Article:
There’s also been something called regime change targeting. The wonderful word they use inside in the system is “decapitation.” You go after leadership nodules. You hit the leaders where they live, where they work. And you get rid of the top player, the mullahs running the government, and presumably in the fantasyland that exists among the neocons, the people then rush and take over, and they set up a democratic Iran that’s secular and pro-American.
But what’s happened in the last month or two, in the wake of the President’s new campaign that’s very clear, since January 10th, I think, when he made his speech, we’ve seen an absolute drumbeat of allegations that Iran is involved in operations directly against America and responsible for killing Americans, you know, the stuff about bombs that they give. And I think it’s Article 51 of the UN, I see it, some of my friends see this, as a legal argument the President’s making. Under the UN articles, you have a right of self-defense. And if some country is killing your troops or acting against them, you can attack them. That seems to be one of the bases for why the President is saying what he’s saying.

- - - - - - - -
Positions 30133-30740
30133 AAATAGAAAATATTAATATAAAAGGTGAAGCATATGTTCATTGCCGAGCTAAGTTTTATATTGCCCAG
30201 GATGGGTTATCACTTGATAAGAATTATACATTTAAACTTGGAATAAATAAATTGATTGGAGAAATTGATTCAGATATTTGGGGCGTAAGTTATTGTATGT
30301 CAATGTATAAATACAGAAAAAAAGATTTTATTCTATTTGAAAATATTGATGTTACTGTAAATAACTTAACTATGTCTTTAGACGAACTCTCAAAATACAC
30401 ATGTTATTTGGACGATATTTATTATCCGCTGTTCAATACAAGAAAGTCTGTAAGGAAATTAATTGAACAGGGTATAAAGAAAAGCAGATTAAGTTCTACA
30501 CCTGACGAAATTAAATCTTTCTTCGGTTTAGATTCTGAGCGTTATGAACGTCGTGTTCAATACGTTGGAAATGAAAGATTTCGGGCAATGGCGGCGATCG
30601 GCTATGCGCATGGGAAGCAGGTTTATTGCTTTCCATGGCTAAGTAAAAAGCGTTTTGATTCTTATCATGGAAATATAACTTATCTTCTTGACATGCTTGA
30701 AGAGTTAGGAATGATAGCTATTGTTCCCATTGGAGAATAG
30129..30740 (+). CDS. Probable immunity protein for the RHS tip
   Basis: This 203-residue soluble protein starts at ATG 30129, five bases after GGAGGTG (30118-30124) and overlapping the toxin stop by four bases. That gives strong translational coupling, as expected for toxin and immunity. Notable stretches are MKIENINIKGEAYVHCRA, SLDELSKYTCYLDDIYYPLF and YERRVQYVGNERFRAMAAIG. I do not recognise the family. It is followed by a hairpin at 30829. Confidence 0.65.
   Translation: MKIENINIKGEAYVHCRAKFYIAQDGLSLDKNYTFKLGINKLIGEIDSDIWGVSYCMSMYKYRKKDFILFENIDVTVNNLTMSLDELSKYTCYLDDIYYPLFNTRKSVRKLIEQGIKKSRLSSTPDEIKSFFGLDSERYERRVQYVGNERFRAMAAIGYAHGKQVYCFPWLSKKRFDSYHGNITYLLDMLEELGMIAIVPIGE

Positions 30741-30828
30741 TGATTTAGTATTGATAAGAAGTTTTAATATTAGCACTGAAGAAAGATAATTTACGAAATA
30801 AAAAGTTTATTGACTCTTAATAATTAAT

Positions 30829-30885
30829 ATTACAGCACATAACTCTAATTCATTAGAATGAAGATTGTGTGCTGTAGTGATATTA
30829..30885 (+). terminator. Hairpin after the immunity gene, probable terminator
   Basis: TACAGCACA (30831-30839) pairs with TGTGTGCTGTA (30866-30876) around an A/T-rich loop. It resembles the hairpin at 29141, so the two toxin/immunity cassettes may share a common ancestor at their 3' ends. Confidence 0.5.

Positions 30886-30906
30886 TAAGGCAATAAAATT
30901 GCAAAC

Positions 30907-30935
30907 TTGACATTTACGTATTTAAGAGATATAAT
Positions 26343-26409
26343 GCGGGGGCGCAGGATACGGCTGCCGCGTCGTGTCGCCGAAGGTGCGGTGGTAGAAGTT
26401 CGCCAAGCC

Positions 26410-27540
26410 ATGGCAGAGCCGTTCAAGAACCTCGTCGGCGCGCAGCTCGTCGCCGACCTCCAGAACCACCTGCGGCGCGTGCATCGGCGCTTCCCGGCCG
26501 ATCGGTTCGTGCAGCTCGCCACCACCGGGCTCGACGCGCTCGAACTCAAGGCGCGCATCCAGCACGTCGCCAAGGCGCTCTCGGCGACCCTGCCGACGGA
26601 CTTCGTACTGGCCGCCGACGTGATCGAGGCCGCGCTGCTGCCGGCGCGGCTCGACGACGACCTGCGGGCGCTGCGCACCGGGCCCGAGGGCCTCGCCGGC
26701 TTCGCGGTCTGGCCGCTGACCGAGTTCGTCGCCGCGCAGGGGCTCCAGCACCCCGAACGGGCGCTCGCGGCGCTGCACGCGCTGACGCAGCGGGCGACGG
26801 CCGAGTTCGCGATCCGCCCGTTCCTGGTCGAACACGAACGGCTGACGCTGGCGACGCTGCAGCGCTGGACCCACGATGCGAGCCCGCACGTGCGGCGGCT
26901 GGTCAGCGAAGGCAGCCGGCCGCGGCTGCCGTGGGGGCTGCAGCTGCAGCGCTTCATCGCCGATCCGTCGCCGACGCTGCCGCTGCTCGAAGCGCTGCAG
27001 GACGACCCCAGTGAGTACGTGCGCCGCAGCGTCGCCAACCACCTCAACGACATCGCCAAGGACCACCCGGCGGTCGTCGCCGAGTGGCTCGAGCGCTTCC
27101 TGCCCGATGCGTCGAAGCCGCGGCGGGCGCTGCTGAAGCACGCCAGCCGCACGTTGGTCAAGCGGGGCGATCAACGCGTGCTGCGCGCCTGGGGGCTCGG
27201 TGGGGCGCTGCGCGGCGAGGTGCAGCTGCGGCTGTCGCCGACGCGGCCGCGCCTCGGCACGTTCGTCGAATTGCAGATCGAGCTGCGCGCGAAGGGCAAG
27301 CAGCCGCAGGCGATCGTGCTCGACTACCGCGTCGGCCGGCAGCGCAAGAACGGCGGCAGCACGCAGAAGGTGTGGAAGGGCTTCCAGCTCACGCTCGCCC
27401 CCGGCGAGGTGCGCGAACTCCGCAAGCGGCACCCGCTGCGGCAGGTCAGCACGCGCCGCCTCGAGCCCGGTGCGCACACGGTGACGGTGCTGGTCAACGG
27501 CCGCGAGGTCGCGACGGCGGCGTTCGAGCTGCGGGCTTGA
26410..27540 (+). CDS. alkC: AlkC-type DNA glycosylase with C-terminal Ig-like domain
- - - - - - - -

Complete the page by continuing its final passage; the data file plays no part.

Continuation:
The Iranians are all over Iraq. They’ve been all over Iraq. There’s thousands inside Iraq at any time. They were there very early, walking around in black suits, white shirts with no ties, black shoes, white socks. They’re very clear. They’re not hiding themselves. Many did humanitarian things and other social things, really. Iran has a strong presence in Iraq and has all along. There is no evidence they’re shooting guns. They’re certainly helping to supply them, etc., etc., which, of course, makes sense for Iran. Why shouldn't they? The longer we are stalemated in Iraq, the better it is for them. They’re the winners of this war.